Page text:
ERP Implementation Failure: 10 Steps to Avoid the Pitfalls
The city of Anchorage, Alaska has been in the public spotlight lately due to their millions over-budget and years behind-schedule SAP implementation. The struggling city has spent $35 million so far in trying to migrate from PeopleSoft to SAP, and has recently decided to place the project on hold.1 Anchorage isn’t alone in their struggles with implementing new enterprise resource planning (ERP) software. According to research by Panorama, 21% of ERP projects fail. For another 21%, the outcome is “undecided”, often because organizations did not include planning and baseline measures that would help to identify success. There is hope here: the remaining 58% of projects in Panorama’s study were deemed a success.2 Clearly, many organizations can and do avoid ERP implementation failure, and see measurable returns on their ERP investments. So, what are those 58% doing right? We asked our team of systems integrators, engagement managers and project managers for their input on the key steps to avoiding ERP implementation failure. Here, we’ve summarized their top 10 points:
- Every project needs a goal; identify your vision, anticipated ROI, and baseline measures. This is essential in order for you to determine whether or not your project succeeded. In addition to having your goals mapped out, you should plan to do at least two post implementation audits, one following go-live and another after Phase 2 where you’ve implemented at least a portion of your future wish-list.
- Early on, involve ERP consultants who know the software AND your industry. ERP consultants with experience in your industry can help make sure you’ve obtained all the modules and functionality your organization requires to be successful. They can also assist you with business process reengineering, and with determining what should be implemented now versus what can go on your wish list for later ERP enhancements.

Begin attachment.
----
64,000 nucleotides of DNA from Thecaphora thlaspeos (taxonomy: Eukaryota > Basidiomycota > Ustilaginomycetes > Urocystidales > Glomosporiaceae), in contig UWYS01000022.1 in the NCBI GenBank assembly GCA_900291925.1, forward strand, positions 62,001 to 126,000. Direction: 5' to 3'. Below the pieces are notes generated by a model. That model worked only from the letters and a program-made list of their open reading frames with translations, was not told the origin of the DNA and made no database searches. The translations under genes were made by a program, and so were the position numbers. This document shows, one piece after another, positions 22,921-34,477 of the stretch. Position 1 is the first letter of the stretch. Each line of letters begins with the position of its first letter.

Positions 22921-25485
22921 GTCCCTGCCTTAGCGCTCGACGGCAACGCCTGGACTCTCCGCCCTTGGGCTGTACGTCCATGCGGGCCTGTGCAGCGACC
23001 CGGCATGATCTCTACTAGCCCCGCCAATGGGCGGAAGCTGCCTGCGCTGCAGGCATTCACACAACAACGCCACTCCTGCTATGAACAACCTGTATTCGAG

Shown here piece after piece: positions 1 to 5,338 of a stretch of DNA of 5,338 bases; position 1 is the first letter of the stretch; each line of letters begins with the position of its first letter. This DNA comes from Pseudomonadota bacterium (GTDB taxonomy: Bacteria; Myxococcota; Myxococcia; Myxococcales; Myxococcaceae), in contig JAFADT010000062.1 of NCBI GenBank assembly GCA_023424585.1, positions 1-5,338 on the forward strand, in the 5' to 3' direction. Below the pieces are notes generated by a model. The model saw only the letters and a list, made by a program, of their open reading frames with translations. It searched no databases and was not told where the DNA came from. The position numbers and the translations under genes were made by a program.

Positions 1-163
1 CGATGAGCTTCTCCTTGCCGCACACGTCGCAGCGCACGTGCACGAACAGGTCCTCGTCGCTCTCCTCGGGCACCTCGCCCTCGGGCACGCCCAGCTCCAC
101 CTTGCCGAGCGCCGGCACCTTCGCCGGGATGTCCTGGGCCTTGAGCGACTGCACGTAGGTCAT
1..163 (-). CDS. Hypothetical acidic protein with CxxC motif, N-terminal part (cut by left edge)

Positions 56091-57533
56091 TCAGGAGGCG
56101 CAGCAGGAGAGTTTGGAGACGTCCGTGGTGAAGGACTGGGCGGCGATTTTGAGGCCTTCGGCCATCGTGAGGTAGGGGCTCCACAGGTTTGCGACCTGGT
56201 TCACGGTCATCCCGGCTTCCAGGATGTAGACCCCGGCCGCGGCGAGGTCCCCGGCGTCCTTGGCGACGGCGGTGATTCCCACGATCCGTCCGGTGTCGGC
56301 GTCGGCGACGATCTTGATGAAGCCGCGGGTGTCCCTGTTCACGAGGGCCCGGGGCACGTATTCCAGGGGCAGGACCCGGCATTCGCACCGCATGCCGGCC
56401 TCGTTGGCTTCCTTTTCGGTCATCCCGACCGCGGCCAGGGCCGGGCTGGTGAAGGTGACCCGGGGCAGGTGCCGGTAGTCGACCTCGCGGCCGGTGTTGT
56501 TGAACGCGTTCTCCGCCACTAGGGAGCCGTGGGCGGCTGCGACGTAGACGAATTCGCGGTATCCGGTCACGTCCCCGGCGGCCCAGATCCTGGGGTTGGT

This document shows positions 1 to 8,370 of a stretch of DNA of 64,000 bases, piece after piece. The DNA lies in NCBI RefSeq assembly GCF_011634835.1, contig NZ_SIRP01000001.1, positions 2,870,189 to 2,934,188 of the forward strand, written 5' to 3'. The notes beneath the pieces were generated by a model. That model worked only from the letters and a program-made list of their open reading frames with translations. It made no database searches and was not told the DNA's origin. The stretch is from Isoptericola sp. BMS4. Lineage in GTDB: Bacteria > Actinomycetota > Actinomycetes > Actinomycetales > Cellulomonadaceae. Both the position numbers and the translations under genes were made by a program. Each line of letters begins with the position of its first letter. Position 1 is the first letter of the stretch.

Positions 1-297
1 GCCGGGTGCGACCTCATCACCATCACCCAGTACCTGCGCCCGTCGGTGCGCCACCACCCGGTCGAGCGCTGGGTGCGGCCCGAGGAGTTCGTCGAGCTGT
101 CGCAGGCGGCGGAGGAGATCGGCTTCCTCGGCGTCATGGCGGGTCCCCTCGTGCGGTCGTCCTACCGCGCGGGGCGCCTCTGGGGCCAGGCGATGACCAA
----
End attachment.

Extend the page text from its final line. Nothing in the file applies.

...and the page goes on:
See related article: 4 Critical ERP Consultant Requirements
- Obtain strong, experienced project management. Your PM must keep the project on track, meaning that it stays the course as to scope, budget and timeline. The PM will hold team members accountable and remind the team about what delays mean to the overall project. The PM has the backing of leadership. Project management’s role is essential and includes frequent reminders, checking up on status, and making sure steps are completed on time and within budget. The PM draws quick attention to problems along the way and obtains team and management cooperation to resolve issues quickly.
- When building your system requirements document, include input from knowledgeable employees in each functional area. No one knows your current processes better than your employees who run them. Don’t overlook involving these employees as you begin to identify your system requirements. While a new ERP provides opportunity for business process reengineering, understanding what you’re doing currently is an important first step. Without that valuable input, you risk overlooking necessary system capabilities and having to shoehorn in additional modules and customizations later on, significantly impacting your budget and timeline.